Tag Archives: adjective degrees

Adjective Degrees

Positive Form

Use the positive form of the adjective if the comparison contains one of the following expressions:

asasequality

Example: Jane is as tall as John.

not asas / not soasinferiority

Example: John is not as tall as Arnie.

Comparative Form and Superlative Form (-er/-est)

one-syllable adjectives (clean, new, cheap)

two-syllable adjectives ending in -y or -er (easy, happy, pretty, dirty, clever)

positive form→ comparative form→ superlative form

clean                        cleaner                (the) cleanest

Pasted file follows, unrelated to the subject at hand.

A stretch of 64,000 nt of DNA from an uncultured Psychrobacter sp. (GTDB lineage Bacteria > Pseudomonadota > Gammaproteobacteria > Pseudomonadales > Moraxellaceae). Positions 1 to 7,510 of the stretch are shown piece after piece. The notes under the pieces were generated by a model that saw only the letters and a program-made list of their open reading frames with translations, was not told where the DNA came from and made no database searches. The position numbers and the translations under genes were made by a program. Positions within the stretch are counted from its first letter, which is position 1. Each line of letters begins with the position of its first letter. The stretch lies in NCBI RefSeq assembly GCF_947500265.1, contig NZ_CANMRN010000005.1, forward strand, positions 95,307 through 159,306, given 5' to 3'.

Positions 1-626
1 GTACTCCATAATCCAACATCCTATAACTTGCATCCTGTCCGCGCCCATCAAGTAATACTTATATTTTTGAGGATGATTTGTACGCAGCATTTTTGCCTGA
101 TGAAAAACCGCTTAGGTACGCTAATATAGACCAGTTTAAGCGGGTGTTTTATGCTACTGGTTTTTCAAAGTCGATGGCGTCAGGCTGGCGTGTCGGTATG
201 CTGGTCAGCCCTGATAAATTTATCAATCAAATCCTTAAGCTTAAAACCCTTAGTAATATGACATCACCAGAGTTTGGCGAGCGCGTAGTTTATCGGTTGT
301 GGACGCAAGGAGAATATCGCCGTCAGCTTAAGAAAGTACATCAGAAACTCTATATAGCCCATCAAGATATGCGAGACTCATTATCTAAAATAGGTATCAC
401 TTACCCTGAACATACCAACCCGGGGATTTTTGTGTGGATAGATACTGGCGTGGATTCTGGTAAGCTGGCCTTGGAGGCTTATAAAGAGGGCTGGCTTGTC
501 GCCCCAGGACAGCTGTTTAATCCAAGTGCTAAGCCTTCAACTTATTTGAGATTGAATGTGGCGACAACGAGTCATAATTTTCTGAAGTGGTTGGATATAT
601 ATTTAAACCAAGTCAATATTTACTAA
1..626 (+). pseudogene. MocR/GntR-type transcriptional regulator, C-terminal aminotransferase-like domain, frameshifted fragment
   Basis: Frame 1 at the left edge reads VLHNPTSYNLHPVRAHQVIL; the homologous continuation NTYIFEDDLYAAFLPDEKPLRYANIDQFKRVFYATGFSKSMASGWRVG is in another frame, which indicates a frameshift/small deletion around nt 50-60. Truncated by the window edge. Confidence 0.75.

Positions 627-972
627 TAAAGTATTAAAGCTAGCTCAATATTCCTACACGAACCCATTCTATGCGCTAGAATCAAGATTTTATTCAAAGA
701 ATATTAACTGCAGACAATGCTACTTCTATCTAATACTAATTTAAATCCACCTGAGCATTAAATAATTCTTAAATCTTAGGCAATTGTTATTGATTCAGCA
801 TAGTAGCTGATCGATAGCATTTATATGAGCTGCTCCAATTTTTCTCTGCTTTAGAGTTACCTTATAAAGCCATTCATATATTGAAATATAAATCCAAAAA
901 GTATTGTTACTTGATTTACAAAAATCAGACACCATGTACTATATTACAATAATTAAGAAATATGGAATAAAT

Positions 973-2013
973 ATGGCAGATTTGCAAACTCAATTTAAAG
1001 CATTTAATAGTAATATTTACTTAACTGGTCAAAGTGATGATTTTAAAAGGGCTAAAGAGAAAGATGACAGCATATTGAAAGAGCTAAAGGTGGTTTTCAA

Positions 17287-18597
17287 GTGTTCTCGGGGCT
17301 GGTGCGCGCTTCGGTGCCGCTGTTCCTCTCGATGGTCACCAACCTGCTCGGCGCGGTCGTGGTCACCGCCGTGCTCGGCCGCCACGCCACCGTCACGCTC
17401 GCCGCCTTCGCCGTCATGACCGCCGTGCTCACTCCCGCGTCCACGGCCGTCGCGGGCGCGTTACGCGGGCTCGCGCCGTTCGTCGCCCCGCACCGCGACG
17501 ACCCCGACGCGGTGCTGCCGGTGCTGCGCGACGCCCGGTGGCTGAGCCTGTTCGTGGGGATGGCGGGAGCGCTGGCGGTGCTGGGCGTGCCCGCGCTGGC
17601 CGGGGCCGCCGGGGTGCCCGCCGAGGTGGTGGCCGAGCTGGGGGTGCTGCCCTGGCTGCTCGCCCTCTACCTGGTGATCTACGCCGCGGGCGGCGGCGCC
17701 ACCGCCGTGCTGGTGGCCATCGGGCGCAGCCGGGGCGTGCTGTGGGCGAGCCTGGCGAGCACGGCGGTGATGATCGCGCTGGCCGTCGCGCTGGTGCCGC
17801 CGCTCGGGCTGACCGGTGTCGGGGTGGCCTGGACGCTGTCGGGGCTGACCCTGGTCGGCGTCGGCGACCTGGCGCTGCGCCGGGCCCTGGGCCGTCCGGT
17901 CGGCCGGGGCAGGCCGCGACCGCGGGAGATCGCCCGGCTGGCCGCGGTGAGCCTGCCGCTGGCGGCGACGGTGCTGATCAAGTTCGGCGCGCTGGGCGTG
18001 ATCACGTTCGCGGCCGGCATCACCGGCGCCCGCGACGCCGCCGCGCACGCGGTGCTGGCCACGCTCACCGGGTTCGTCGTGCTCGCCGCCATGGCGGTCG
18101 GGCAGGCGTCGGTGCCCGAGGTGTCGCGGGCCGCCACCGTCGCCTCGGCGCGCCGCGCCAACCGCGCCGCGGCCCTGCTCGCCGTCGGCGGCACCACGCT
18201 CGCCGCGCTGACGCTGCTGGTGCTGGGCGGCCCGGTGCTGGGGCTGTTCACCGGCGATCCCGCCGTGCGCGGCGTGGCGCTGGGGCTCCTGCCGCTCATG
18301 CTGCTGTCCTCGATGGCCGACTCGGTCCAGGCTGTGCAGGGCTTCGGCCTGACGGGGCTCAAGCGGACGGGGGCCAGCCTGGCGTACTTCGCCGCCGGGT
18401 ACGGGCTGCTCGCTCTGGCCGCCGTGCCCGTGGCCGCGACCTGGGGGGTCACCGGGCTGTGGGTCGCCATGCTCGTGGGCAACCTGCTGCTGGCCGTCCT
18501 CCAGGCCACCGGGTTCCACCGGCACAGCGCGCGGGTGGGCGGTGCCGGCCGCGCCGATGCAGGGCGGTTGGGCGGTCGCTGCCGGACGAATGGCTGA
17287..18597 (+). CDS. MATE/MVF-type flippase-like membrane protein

Exceptions in spelling when adding -er / -est

silent ‘e’ is dropped

Example: late-later-latest

final ‘y’ after a consonant becomes i

Example: easy-easier-easiest

final consonant after short, stressed vowel is doubled

Example: hot-hotter-hottest

Comparative Form and Superlative Form (more/most)

positive form→ comparative form→ superlative form

adjectives of three or more syllables (and two-syllable adjectives not ending in -y/-er)

difficult – more difficult –  most difficult

Comparative Form and Superlative Form (irregular comparisons)

positive form→ comparative form→ superlative form

good – better – best

bad – worse – worst

Exercises: one two three four five six seven

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